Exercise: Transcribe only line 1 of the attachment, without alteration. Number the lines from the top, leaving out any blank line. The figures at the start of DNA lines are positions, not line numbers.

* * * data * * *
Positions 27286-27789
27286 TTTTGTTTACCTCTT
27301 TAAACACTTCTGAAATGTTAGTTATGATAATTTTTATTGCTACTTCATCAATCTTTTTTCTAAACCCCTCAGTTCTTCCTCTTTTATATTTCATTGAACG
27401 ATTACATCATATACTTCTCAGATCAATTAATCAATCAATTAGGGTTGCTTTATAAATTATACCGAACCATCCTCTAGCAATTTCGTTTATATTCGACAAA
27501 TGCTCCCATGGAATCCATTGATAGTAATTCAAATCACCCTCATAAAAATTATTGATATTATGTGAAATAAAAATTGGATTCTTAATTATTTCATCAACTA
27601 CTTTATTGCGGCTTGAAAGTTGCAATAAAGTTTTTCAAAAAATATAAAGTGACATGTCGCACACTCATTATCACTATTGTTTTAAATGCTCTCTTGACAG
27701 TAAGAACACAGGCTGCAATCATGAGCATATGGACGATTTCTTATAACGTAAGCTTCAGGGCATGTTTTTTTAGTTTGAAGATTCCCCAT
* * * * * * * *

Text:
Positions 27286-27789